Renewable hydrogen to be trialled in Sydney gas network

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ARENA backs “Project H2GO” – a trial that will inject renewable hydrogen into existing gas networks, for domestic use and storage.

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An Australian-first project that will demonstrate the potential for green hydrogen to be stored and transported for use via Australia’s existing gas networks has won the backing of the Australian Renewable Energy Agency.

The $15 million, two-year trial – led by gas network operator, Jemena – will produce renewable hydrogen from solar and wind energy, and inject it into the local LNG network.

Jemena – which has a network of 1.3 million gas customers in New South Wales – will produce the green hydrogen via a demonstration-scale 500kW electrolyser, which it will build at its facility in western Sydney.

ARENA said on Monday that it would contribute $7.5 million in funding to the trial – known as Project H2GO – in an effort to test renewable hydrogen for domestic use and demonstrate the potential for its storage in gas networks.

According to ARENA, Hydrogen can be safely added to the natural gas mains at concentrations of up to 10 per cent without affecting pipelines, appliances or regulations.

The trial with Jemena, however, would explore the technical, regulatory, environmental and economic barriers to the production and use of hydrogen in various Australian conditions.

Some of the hydrogen produced by the electrolyser will also be used in a gas engine generator for electricity generation back into the grid, as well as in an onsite Hydrogen Refuelling Station for fuel cell vehicles.

ARENA CEO Darren Miller said hydrogen had huge potential to store renewable energy and supplement natural gas use, as well as a potentially valuable export commodity.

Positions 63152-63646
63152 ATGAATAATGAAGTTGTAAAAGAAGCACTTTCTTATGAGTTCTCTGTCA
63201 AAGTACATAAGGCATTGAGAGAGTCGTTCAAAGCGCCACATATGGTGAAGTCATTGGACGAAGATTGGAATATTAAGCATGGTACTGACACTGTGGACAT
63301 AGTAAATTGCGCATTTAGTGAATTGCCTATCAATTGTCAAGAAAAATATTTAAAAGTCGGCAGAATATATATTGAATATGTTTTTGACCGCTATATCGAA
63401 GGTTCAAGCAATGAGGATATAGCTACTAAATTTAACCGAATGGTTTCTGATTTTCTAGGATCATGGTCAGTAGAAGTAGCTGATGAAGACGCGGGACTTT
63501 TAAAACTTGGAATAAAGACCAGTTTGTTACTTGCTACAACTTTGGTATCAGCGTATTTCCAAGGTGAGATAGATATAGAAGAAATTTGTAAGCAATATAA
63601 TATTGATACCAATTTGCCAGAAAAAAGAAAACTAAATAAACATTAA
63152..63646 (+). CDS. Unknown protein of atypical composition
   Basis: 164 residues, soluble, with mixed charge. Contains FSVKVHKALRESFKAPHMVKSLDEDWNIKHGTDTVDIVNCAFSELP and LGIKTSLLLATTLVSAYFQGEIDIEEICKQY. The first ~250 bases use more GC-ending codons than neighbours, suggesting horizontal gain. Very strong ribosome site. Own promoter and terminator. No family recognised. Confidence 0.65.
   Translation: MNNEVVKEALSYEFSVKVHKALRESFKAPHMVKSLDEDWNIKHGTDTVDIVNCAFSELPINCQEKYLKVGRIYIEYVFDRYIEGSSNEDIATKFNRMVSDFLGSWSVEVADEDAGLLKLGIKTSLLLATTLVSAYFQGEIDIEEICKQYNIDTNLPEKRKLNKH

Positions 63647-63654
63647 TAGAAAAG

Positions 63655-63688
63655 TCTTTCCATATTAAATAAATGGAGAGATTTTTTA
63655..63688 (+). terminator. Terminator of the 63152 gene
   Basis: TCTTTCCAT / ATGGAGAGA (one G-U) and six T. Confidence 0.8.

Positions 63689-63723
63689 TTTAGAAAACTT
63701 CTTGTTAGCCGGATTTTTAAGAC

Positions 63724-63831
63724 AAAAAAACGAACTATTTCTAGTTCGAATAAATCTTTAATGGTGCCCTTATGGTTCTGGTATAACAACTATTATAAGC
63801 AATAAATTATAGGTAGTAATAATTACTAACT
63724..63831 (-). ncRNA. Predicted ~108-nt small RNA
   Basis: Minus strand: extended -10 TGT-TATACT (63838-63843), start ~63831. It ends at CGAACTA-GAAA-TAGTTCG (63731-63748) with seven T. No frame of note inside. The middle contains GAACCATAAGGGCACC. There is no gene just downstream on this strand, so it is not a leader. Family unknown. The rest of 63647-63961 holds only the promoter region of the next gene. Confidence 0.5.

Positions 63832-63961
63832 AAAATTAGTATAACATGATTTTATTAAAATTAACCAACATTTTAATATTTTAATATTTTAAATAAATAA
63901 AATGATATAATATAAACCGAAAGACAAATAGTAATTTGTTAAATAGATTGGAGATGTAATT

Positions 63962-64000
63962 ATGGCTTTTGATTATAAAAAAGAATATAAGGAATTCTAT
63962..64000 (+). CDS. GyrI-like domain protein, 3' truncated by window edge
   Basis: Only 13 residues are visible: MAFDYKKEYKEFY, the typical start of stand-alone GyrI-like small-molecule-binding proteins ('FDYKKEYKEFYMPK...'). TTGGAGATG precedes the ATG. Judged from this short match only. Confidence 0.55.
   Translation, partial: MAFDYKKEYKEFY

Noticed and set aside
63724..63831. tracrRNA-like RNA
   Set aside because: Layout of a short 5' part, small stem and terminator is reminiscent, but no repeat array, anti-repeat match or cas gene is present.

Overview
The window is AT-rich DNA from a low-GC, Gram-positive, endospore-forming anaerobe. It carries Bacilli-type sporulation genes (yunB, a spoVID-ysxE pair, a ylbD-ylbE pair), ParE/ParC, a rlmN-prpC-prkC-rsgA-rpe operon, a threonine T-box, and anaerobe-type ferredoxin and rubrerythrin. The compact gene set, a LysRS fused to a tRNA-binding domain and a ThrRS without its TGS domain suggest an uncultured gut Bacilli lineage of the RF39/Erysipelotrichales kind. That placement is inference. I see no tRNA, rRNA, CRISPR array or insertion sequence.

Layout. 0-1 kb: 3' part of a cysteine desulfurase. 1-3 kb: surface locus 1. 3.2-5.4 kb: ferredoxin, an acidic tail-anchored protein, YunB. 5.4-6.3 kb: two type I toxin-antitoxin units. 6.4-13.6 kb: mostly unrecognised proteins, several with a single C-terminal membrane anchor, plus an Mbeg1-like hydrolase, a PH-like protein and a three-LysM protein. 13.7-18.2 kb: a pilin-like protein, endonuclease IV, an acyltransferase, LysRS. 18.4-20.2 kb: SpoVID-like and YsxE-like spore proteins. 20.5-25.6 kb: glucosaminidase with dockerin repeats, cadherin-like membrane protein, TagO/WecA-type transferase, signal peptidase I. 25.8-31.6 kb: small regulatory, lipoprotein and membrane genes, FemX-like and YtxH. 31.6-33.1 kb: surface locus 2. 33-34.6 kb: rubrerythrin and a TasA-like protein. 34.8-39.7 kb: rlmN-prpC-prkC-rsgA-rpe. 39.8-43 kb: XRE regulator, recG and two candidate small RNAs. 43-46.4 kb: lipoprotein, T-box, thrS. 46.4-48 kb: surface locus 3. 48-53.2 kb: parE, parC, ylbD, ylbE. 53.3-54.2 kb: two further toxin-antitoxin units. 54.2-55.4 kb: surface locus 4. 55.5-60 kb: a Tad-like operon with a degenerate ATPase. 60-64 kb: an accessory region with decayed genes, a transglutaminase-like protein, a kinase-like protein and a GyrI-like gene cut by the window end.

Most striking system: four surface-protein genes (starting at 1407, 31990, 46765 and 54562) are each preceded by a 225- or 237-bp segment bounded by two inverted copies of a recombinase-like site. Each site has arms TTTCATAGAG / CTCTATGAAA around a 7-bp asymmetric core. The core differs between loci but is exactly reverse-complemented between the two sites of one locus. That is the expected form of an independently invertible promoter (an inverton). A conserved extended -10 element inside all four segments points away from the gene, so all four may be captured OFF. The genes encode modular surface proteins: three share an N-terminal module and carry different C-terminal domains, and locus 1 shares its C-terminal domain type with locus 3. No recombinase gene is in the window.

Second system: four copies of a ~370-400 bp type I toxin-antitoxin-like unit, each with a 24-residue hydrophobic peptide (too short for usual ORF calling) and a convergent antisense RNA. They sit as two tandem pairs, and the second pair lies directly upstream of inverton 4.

Indeed, green hydrogen production and usage has been a major focus of the Agency in recent times, including $22.1 million in grant funding to 16 different and national research and development projects.

The funding, announced last month, was offered to research teams from nine Australian universities and organisations including the ANU, Macquarie and Monash Universities, QUT, RMIT, The University of Melbourne, UNSW, the University of WA, and the CSIRO.

It followed up on the release of two major studies: one by the CSIRO that claimed clean hydrogen could be cost-competitive with existing industrial fuels like natural gas, and with emerging energy storage technologies like batteries, by 2025; and another by Australia’s chief scientist, Alan Finkel.

The CSIRO’s National Hydrogen Roadmap report said Australia had an “urgent” opportunity to establish a “hydrogen economy,” that would allow its rich renewable resources to be exported around the world.

ARENA is also part of the Hydrogen Strategy Group, chaired by Finkel, that is working with the COAG Energy Council.

“As Australia transitions to renewable energy, hydrogen could play an important role as energy storage and also has the effect of decarbonising the gas network with ‘green’ gas,” Miller said in comments on Monday.

“There is significant potential in the power-to-gas value chain including the ability to stabilise the grid as well as pairing renewable energy with electrolysers to soak up and store surplus electricity,” he said.

Frank Turdor, the managing director of Jemena, said power to gas technology could provide a crucial key to making renewable energy dispatchable.

“In the future Australians will need to decide what to do with excess renewable energy on very windy or very sunny days,” he said.

“Jemena’s Project H2GO will demonstrate how existing gas pipeline technology can store excess renewable energy for weeks and months, making it more efficient than batteries which can only store excess renewable energy for minutes or hours.”

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